OXFORD, UK — Located just a few miles from the pedestrian streets of Oxford, Begbroke Science Park is surrounded by serene English countryside.
Owned and operated by Oxford University, it’s the kind of place where Oxford Gene Technology founder Sir Edwin Southern can cycle to work, or where OGT’s R&D scientists can work peacefully on their latest batch of arrays for comparative genomic hybridization applications.
It’s also the site of two new buildings built by the university, one of which OGT has decided to lease to house its growing commercial and R&D personnel and infrastructure. According to CEO Mike Evans, OGT will move into its new, 11,800-square-foot facility in two months, at a time when array companies big and small are similarly expanding.
For instance, last year Affymetrix opened its Singapore manufacturing plant. Meantime, Illumina last week signed a 15-year lease for a new 84,000-square-foot facility currently under construction in its hometown of San Diego that will enable it to expand its laboratory and office workforce.
Evans told BioArray News during a site visit to Begbroke two weeks ago that OGT’s expansion is being driven by rapid growth in personnel as well as increasingly ambitious R&D projects.
“OGT is moving into purpose-built labs in order to consolidate all of its R&D and office-based personnel in a single location, develop its array-based product and services businesses and provide room for further expansion of the company,” he said.
According to Evans, the facility houses a series of R&D and production labs on the first floor and marketing and commercial offices on the second. It will replace OGT’s older offices, which are also located in the science park.
He declined to discuss the cost of the fit out or the lease, but said that it has been a “significant investment” for OGT.
Evans said that OGT required a new facility because of the rapid changes that the company has undergone in the past few years. “This move matches an increase in our activities and headcount,” he said, adding that the company has grown from two to 40 employees in the past five years.
OGT was founded in 1995 to protect Southern’s patent estate, and for the first 10 years of its existence it acted mainly as a licensing firm, helping to seed new companies with IP while defending the Southern patents in cases against major array players like Affymetrix (see BAN 6/16/2004).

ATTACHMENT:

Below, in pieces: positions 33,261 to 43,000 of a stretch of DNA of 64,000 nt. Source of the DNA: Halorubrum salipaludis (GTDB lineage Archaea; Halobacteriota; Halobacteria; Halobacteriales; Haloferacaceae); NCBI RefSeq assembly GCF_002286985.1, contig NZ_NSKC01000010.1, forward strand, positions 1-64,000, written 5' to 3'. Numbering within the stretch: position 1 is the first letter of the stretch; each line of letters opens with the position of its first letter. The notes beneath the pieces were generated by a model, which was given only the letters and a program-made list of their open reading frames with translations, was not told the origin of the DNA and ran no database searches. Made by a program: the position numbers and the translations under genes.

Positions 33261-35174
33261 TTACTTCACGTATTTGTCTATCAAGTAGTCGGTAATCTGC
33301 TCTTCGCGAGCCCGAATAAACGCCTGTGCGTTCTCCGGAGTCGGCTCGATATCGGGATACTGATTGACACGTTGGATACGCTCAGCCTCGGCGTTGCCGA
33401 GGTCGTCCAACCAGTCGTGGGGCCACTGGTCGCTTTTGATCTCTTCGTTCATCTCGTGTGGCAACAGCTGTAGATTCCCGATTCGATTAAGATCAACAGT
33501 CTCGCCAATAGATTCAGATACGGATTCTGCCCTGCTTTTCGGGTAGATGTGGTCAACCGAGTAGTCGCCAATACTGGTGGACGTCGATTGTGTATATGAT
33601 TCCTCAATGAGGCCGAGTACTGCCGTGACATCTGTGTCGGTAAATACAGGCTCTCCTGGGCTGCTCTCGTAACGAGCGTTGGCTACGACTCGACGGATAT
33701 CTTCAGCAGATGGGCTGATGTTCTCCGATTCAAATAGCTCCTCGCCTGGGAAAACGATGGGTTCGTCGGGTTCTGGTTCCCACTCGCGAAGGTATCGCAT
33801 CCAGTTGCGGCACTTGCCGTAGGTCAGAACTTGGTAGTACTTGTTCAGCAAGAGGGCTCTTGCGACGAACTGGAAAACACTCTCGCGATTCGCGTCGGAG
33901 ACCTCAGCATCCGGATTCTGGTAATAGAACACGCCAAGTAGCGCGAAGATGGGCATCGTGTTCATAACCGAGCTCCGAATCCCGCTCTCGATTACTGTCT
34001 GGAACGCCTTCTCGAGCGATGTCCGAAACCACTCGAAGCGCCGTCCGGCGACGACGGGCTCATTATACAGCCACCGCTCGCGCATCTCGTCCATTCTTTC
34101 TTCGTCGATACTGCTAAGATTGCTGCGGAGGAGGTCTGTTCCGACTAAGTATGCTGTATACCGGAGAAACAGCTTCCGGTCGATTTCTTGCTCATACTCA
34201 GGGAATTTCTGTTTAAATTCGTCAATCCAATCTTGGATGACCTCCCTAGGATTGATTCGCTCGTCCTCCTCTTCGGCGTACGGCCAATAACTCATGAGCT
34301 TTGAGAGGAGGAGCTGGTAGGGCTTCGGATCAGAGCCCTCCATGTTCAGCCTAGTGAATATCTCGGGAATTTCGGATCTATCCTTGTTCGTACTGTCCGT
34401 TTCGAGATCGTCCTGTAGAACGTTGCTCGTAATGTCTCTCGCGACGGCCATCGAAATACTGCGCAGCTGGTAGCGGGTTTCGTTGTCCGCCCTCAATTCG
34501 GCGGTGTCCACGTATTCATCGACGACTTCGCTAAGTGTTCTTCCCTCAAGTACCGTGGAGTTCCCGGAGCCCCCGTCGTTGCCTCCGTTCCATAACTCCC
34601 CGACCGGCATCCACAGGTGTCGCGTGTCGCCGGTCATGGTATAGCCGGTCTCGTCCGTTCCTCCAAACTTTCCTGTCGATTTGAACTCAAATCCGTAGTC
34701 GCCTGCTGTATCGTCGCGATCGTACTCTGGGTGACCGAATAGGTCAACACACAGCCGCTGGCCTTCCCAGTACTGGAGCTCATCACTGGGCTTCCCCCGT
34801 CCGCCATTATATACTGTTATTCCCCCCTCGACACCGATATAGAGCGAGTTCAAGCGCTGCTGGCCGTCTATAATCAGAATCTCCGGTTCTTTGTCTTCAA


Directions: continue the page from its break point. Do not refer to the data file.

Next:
In 2003, OGT founded three business units: OGT Services; Oxamer, which specializes in the electrochemical fabrication of arrays; and Tridend, which was based on mass spectrometry and was licensed to MassTag technologies earlier this year (see BAN 10/3/2006).
Since Evans joined the firm from GE Healthcare in 2005, OGT has forged ahead with its services business by designing a suite of prokaryotic arrays for chromatin immunoprecipitation-on-chip applications, and partnering with UK cytogeneticists, like Nigel Carter at the Wellcome-Trust Sanger Institute, to create CGH-based prenatal screening chips (see BAN 2/7/2007).
“This move matches an increase in our activities and headcount.”
Evans said two weeks ago that OGT will continue on that path and that it has new chips for CGH in R&D. He said that the company is also working on other projects and as of this August, all of these activities will take place under OGT’s new roof in Begbroke Science Park.
When OGT consolidates its operations in the new facility this summer it won’t be the only array company moving lab equipment and buying office furniture. Across the industry, firms like Affymetrix and Illumina are busy investing in new facilities to make way for growing manufacturing demand and expanding headcount.
Illumina’s new facility, for example, adds to an existing 110,000-square-foot space that the company leases at the University Towne Center submarket of San Diego. Ilumina is also looking to lease an international facility for manufacturing and R&D purposes to reduce its corporate tax rate.
CEO Jay Flatley said during the firm’s first-quarter earnings call earlier this month that Illumina plans to have the international facility up and running next year (see BAN 5/8/2007).
As for Affymetrix, the company bought its $5.5-million manufacturing plant in Singapore in 2005 to increase its chip-making capacity. Although the facility has been producing chips since last fall, Affy formally opened the plant last week.